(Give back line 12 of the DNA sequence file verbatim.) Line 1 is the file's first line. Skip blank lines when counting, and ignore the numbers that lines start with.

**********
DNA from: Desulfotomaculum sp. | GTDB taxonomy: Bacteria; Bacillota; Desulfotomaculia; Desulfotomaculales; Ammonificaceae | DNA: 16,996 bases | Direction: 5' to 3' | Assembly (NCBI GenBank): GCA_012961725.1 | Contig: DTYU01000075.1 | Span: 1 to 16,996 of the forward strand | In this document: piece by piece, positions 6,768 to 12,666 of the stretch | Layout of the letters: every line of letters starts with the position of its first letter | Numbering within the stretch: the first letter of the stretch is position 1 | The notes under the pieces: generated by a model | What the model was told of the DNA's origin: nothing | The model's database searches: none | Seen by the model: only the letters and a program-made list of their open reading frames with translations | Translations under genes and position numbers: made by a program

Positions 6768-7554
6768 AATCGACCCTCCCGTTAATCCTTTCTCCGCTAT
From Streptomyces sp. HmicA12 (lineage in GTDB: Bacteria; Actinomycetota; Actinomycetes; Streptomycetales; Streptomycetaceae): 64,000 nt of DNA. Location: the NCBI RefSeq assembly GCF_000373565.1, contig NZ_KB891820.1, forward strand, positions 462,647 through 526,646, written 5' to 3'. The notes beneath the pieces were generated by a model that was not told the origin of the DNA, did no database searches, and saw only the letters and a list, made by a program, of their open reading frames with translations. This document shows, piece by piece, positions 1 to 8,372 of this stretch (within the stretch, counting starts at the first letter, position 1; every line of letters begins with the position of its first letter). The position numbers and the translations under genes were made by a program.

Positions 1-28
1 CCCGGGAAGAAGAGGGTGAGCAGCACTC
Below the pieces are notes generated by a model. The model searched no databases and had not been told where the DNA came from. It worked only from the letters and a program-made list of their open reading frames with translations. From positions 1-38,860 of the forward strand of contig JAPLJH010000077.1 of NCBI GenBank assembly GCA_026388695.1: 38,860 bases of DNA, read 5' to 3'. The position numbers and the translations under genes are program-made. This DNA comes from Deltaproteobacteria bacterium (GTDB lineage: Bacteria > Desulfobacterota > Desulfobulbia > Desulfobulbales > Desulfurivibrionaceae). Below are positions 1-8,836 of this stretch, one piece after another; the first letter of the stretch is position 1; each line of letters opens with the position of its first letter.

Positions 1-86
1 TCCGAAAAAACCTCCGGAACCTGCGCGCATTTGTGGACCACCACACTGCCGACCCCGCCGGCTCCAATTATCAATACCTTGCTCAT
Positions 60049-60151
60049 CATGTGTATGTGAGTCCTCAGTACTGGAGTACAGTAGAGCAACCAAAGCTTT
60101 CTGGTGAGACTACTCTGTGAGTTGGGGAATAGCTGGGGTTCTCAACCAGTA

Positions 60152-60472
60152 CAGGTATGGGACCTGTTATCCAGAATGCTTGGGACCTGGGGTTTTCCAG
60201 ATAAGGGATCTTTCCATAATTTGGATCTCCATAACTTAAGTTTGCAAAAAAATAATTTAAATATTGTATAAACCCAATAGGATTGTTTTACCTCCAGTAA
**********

60101 CTGGTGAGACTACTCTGTGAGTTGGGGAATAGCTGGGGTTCTCAACCAGTA